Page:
That's only on the flat. After jumps, and on a jump course, she's got the most perfect canter... I just need help with her x.x Don't tell me to sell her, because I won't :) She is going to a trainer in the Spring to help her with her consistency and whatnot.
One last thing...
She's nearly *perfect* in an arena. Head sets good, listens perfect, canters smooth... the whole deal. So yea, she's a doll at shows. The problem is I can't practice because I don't have an arena at home - just my field, and she's ... honestly ... she's awful. If I take her to my trainers, then perfect! Problem is we can't trailer her back n forth all the time, and we can't afford to board.

So yea :) Sorry for the novel!! But I'm stuck x.x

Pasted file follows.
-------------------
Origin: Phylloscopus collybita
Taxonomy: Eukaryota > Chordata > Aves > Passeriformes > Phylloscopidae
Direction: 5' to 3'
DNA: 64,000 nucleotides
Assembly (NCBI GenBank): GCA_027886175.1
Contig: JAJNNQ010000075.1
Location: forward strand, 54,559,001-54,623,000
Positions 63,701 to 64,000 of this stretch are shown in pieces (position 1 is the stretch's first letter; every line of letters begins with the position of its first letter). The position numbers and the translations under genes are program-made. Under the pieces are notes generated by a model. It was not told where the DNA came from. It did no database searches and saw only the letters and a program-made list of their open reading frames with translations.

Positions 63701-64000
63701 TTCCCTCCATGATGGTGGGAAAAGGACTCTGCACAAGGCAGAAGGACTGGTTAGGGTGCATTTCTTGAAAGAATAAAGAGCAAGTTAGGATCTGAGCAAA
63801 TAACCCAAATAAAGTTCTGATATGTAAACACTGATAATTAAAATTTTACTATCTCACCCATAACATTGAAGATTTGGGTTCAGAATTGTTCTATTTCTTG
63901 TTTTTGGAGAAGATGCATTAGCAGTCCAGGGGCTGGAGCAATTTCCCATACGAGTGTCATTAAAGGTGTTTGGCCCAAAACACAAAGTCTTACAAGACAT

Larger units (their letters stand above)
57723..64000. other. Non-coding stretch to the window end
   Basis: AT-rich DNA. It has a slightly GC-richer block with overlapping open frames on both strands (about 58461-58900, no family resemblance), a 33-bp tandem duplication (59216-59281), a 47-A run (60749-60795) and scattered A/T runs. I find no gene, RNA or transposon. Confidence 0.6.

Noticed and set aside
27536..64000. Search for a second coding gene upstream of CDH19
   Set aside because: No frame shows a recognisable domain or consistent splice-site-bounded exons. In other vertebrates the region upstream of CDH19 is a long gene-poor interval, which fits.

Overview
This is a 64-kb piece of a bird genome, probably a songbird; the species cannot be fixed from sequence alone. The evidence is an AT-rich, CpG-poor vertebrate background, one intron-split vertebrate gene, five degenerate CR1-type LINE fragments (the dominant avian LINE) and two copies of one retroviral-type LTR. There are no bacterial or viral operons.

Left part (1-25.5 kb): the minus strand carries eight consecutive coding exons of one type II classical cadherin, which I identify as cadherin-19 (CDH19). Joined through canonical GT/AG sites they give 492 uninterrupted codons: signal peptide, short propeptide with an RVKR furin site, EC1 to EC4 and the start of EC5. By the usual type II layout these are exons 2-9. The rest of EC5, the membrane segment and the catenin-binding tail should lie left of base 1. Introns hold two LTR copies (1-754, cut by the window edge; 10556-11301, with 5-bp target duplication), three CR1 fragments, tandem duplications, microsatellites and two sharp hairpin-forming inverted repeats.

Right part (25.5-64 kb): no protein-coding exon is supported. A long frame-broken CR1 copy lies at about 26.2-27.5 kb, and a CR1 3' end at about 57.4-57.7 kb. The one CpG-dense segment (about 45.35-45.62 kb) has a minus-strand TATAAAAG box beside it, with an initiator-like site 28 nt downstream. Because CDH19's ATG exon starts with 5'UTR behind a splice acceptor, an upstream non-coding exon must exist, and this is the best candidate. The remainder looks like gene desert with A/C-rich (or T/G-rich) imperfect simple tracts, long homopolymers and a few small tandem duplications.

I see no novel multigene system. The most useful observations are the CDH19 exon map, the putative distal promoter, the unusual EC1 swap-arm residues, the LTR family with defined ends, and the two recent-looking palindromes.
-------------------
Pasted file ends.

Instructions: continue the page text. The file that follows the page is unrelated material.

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post #2 of 21 Old 02-21-2012, 09:37 PM
Green Broke
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If it's not pain she's just being bratty in the field, then.

I'd forget the jumps for a bit and just work on the flat. Do a lot of walking, trotting and half halts until she's nice and soft on the bit. When you're both comfortable with trotting in the field, ask for a canter, let her canter a few strides, then brin her back down through a trot and walk and go again. All I've ever had was a field and with every young horse I've started and worked in a pen for any amount of time has had the same issues with such a big space!!! They just want to go go go!!! And so, we do a lot of transitions, circles, stopping, backing up, all of the exercises I did in the small pen, just with loping added in too. It will take time, so don't expect an instant fix.